Why the danger? The United States and Russia still maintain nuclear-tipped missiles on alert for rapid launch. The land-based U.S. missiles can be ready to launch in four minutes. Warning of an imminent attack might require a president to make very rapid decisions with limited information. In such an emergency, whether in the White House or the Kremlin, you'd want very precise roles for each decision-maker, without ambiguity or uncertainty.

    But it seems like there is still some uncertainty in Russia, where the command-and-control system is shrouded in secrecy, as it was in Soviet times. This makes it all the more interesting that Arbatov is airing his concerns in public. His critique is included in his new book, Uravnenie Bezopasnosti, or The Security Equation, just published in Moscow. The volume, in Russian, covers a wide range of security issues, from Europe to Iran, from nuclear terrorism to tactical nuclear weapons. His comments on the nuclear command and control system come in a chapter titled "Democracy, the military and nuclear weapons."

    Arbatov, who heads the Center for International Security at the Institute of World Economy and International Relations in Moscow, is also a scholar in residence at the Carnegie Moscow Center and one of the foremost Russian analysts of strategic weapons and security issues. He has been a long-time member of the liberal Yabloko bloc, and in earlier years served in the lower house of parliament, the State Duma, where he was deputy chairman of the Duma defense committee.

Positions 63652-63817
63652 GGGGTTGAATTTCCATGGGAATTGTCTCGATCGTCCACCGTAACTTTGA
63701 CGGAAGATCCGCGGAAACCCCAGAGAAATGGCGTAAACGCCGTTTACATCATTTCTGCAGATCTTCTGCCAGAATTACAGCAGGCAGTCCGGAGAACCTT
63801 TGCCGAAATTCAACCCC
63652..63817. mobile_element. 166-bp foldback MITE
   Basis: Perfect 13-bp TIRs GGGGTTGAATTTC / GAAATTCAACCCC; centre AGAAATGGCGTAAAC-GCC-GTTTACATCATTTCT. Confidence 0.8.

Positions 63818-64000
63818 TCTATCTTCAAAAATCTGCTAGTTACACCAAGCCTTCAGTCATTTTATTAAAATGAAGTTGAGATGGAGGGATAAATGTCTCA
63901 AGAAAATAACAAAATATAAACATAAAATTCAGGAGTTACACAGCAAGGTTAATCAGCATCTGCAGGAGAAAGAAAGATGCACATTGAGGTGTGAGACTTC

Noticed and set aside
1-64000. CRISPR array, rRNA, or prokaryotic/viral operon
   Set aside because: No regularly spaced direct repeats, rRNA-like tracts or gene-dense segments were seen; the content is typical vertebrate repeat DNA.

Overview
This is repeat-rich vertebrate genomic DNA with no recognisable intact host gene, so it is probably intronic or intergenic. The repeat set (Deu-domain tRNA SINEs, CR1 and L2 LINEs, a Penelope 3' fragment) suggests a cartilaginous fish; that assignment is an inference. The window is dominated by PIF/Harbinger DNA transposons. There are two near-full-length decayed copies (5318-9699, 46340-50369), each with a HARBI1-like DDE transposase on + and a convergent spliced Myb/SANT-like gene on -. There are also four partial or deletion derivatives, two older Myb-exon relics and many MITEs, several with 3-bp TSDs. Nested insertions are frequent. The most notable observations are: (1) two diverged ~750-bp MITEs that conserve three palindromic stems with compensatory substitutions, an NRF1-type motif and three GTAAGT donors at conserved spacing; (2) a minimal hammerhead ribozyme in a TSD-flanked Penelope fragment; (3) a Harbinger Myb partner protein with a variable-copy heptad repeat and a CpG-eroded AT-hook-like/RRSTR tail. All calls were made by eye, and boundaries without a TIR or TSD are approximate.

Arbatov wants Russia to bring the nuclear weapons launch procedure -- the three briefcases -- in synch with the Russian Constitution. He wants to make sure it is the president and the prime minister who are making the big decision. He is a strong believer in the idea that democracy means civilian control over military affairs.



    The Soviet Union created the current command and control system at the peak of the Cold War in the early 1980s. The three nuclear briefcases were put on duty just as Mikhail Gorbachev became Soviet leader in 1985. They are linked to a redundant network, called Kavkaz, made of cables, radio transmissions, and satellites. The three briefcases are essentially communications terminals to give those using them information about a possible attack, and allowing them to consult with each other. Initially, they were given to the Soviet general secretary, defense minister, and chief of the general staff because, in the Soviet system, the military has historically played a larger role in decisions about nuclear war. If a nuclear launch were ordered, it would go from the Cheget to a receiving terminal called Baksan, located at the command posts of the General Staff, rocket forces, navy, and air force. The overall communications network is called Kazbek.